I spoke with the Coup’s Boots Riley at an auspicious time. Right before calling him, I’d returned from a downtown rally of thousands of striking Chicago teachers and their supporters. It was arguably the most significant American labor battle in thirty years, trading in the calcified, ineffective style of “union-management cooperation” for an old school, knock-down, drag-out, class struggle unionism that gets actual results.
This episode focuses on feminism's resurgence and Venezuela's unfolding revolution. It includes activist news on Stop CSG protests, Global Noise protests, plus Carlo Sands on the European Union's Nobel Peace prize win, and a performance by 1000 eyes at Occupy.
Izzy n The Profit
It’s midnight in midwest Sydney and Izzy n The Profit are whipping a crowd into a full-blown frenzy. The audience is tiny, but the rappers are leaping around the Rooty Hill RSL like they’re ripping the roof off a stadium.
November marks the 20th anniversary of the release of Rage Against the Machine's self-titled debut album.
For two decades, the US band has helped activists all over the world ruin their stereo speakers by giving them something truly worthy of cranking up. Rage’s unique sound — a fusion of rap, hardcore punk and metal — is one of the most recognisable sounds in music, up there with Led Zeppelin, Pink Floyd and Primus.
Lead singer Zack de la Rocha, of Mexican heritage, writes incredible lyrics and raps them just as well. His voice is indispensable in making Rage's sound so recognisable.
SNSD/Girls’ Generation, 2NE1, 4Minute, Shinee, BigBang — just a few South Korean band names with global hip cachet to burn.
Their cult-like following has led some forecasters to predict that the centres of cultural power may well be shifting eastward, challenging the traditional dominance of US-based music companies.
September marks the arrival of a defining name of the 1980s British anarcho-punk scene, Subhumans, to Australia. This will be the band’s first Australasian tour and features the 1981 line-up that recorded their debut EP Demolition War and classic albums such as The Day The Country Died.
Green Left Weekly's Chris Peterson spoke to frontman Dick Lucas.
Bruno Walter ― The Early Recordings
EMI 679 0262 (Nine-CD set)
Bruno Walter Conducts Mahler
Sony 88691 920102 (Five-CD set)
Mahler ― Symphonies Nos. 4 & 5
Naxos 8.110876 & 8.110896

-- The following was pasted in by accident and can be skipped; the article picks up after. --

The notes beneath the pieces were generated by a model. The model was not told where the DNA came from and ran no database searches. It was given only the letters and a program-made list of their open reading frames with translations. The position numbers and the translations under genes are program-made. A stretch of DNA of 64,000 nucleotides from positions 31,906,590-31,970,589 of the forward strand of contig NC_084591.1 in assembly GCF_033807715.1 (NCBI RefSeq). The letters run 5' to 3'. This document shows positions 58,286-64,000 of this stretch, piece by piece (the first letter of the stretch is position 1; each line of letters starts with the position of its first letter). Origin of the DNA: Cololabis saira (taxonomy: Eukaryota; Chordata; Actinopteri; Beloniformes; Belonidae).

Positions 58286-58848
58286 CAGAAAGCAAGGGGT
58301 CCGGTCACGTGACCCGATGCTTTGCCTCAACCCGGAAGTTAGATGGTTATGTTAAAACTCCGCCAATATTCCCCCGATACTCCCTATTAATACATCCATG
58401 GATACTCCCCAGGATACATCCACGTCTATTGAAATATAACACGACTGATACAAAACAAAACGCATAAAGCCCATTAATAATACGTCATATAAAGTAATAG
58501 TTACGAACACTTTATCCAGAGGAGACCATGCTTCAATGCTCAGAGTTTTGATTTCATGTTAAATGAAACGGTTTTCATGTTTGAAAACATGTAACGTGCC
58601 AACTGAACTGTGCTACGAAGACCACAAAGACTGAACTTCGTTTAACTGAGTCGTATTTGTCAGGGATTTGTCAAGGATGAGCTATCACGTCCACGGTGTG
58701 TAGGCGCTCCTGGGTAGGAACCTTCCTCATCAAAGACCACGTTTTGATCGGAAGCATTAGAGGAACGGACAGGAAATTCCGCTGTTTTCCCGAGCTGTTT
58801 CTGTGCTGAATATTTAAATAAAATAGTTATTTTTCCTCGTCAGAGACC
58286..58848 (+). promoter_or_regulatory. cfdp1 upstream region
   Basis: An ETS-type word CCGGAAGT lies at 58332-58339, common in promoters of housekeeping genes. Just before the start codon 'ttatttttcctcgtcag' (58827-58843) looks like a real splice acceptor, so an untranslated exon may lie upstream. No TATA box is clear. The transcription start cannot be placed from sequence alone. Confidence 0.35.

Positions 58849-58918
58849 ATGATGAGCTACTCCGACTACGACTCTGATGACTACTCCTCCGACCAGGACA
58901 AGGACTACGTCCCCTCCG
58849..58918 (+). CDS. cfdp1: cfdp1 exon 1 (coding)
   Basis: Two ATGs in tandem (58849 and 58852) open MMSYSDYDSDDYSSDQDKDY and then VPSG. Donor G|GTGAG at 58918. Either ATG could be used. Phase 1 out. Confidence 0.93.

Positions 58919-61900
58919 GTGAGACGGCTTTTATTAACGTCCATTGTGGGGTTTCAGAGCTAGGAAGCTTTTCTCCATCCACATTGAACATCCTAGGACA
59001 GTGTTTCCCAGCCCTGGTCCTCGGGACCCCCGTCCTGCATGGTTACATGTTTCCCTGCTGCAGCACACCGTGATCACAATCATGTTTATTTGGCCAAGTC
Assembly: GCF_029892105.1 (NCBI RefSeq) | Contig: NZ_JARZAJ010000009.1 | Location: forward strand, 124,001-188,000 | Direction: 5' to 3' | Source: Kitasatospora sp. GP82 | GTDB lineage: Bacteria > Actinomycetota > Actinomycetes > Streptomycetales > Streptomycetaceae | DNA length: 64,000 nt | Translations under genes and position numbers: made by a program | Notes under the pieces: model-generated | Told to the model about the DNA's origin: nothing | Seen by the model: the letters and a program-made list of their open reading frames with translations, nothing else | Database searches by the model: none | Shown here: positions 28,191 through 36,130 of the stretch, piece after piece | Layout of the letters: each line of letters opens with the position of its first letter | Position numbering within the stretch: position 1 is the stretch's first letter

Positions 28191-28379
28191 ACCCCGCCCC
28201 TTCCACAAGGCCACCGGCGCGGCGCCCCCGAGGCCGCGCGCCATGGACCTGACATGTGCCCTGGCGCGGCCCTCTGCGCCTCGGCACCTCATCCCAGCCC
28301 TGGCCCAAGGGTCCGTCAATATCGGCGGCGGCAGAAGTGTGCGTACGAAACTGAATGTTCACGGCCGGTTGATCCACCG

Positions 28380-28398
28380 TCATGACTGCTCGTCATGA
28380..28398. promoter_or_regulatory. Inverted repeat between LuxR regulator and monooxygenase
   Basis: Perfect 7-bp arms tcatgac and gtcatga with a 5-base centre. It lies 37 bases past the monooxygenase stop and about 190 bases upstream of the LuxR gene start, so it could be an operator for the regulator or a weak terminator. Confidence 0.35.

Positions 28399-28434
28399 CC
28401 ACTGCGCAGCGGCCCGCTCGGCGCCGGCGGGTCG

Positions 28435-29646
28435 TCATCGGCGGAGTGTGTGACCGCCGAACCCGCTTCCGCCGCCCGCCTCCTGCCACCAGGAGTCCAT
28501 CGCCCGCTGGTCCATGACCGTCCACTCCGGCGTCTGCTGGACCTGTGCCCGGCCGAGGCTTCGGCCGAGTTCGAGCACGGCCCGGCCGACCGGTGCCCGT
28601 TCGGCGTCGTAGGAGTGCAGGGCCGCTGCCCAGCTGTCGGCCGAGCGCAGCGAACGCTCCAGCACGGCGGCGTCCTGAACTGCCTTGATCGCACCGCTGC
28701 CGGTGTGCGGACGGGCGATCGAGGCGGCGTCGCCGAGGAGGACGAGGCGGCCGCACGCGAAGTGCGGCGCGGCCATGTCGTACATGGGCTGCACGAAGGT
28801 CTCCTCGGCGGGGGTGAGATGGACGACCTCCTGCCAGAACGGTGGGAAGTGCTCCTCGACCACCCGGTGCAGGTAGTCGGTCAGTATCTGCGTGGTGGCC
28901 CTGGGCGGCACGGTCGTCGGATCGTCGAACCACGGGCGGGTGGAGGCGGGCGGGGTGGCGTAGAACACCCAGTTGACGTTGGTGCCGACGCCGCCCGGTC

“My time is yet to come!” Austrian composer, conductor and pianist Gustav Mahler (1860-1911) famously declared in response to the mixture of incomprehension and hostility that greeted his musical compositions.
Mahler's greatness as a conductor was never seriously disputed, but his standing as a composer certainly was.
History Will Absolve Us
Marcel Cartier and Agent Of Change
Released August 20
"Misogyny is a huge problem in hip-hop," says radical rapper Marcel Cartier. "Even 'progressive' artists often fall victim to being perpetrators of sexist lyrics."
The empathetic emcee hits chauvinists where it hurts on his new album, History Will Absolve Us. On the plaintive, piano-driven "Never The Answer" he raps:
One in four women face domestic violence
Out October 12
Touring from August 30
Has the internet turned activists into "slacktivists"? It's just one of the questions posed on Smokey’s Haunt, the new album by the persistently provocative Urthboy.
"Kony 2012 is a perfect example," the Australian hip hop pioneer tells Green Left. The online Kony campaign was seen by millions, but has so far failed in its goal to arrest Ugandan war criminal Joseph Kony.
In Australia, Treasurer Wayne Swan made headlines by saying he was a huge fan of Bruce Springsteen ― despite implementing neoliberal economic policies of the sort Springsteen rails against. Mining billionaire and wannabe Liberal politician Clive Palmer jumped up to respond that his favourite band was Redgum ― despite the famously left-wing folk band, active in the 1970s and '80s, representing politics that are the exact opposite politics to Palmer's.